DETROIT – These are challenging times, especially for educators trying to teach classes from home.
But the opportunity to teach from home has been welcomed for Traci Smith, an English teacher at De La Salle Collegiate.
The veteran educator and her husband are spending quality time with their eight-year-old daughter, Savannah, and the newest member of their family.
Tyler is a two-year-old boy in foster care since birth. He moved in with the Smiths in March.
“We are thrilled,” Smith said. “We have been so blessed to have loving, God-fearing parents to rear and encourage us that we wanted to do the same for other children.”
Last year, the Smiths fostered three siblings, including a child who came to them when he was three weeks old. Over several months, two of the three returned to their birth mother, while the youngest stayed with the Smiths until last January.
Soon afterward, the Smiths pursued permanent adoption possibilities for Tyler. In mid-January, the family began meeting with the boy, who had been with a foster mother. Their time together increased over the next two months, including overnight stays, until the adoption agency determined that the Smiths and Tyler would be a good fit.
“It’s been a smooth transition,” Smith said. “Tyler had already started calling us mommy and daddy during the weeks before he moved in with us. My husband Keith is his first male caregiver. My husband is the best man I know, and I wanted a child who would grow up to be like my husband.”
Smith said the adoption process should be complete in December.
“We’ve been able to bond as a family for weeks now,” she said. “We are together all day long; we wouldn’t have been able to do that during the school year.
“We do this because we want to give a family to a child who needs one. God has been looking out for us even in tough times to have the time that we need with children. God has placed these children in our care. We are growing our family permanently.”
Smith said that once school returns, they will slowly transition Tyler to daycare.
“We have been praying for another child for seven years,” she said. “We hosted an international student at De La Salle, a boy from China, from the middle of his freshman year to his graduation in 2018. Then we had the three children who are still in touch with us.”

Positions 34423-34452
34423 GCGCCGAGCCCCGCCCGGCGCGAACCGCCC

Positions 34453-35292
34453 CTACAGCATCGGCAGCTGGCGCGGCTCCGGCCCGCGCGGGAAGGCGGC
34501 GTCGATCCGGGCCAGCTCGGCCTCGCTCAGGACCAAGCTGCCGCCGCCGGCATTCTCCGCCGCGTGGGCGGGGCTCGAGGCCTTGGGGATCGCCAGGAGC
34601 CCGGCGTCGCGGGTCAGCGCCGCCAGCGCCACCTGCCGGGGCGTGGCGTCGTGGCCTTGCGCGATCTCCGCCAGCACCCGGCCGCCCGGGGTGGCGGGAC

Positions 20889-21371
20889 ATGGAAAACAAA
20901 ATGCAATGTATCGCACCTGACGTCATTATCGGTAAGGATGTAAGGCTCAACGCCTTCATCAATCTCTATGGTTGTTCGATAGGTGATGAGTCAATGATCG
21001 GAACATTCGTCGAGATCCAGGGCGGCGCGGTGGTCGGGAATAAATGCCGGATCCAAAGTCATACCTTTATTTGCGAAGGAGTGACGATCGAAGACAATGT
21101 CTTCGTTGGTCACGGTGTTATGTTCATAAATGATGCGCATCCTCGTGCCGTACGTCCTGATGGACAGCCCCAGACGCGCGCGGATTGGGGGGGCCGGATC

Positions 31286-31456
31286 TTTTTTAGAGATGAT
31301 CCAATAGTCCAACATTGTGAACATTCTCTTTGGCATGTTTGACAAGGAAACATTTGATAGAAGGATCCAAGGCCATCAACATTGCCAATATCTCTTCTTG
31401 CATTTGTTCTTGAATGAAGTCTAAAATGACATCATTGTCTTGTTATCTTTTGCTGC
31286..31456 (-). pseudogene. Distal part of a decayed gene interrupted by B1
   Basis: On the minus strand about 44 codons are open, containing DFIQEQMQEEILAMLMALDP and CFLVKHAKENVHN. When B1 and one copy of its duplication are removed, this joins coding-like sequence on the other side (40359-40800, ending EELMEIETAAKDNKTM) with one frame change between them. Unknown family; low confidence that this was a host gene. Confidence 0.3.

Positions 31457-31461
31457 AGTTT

While Smith relishes the time at home, she is also cognizant of the COVID-19 virus, and her family’s location in Detroit’s 48235, one of the nation's hardest-hit zip codes by the pandemic.
“It is scary living in the epicenter of Detroit,” Smith said.
Smith says she finds herself waking up in the middle of the night.
“I read a book to calm myself down. And pray,” she said. “Thankfully, my family and close friends are healthy.
“Tyler is super energetic. But he sleeps through the night.”
As for the adjustment to distance learning, Smith, who has been at De La Salle since 2013, the transition hasn’t been too tough.
“We planned in advance,” said Smith, who has degrees from the University of Michigan and Harvard University. “Most of us have taught our curriculum for a while, so we know what is necessary.”
While most of her English students are doing well, Smith misses the daily interaction with them.
“I could look over their shoulders,” she said. “Now I’m reading journal entries, and getting a sense of how they’re doing. I respond to each one.”
As many families have found out during the pandemic, multiple family members trying to get on the internet at the same time can present problems. While Smith meets online with her classes, her husband – a Detroit Public Schools teacher – is also online teaching math and science to his fourth graders. Their daughter, a second-grader, also has school work online.
“We try to balance our time,” Smith said, “so one of us is always available to supervise the children, and homeschool our daughter.”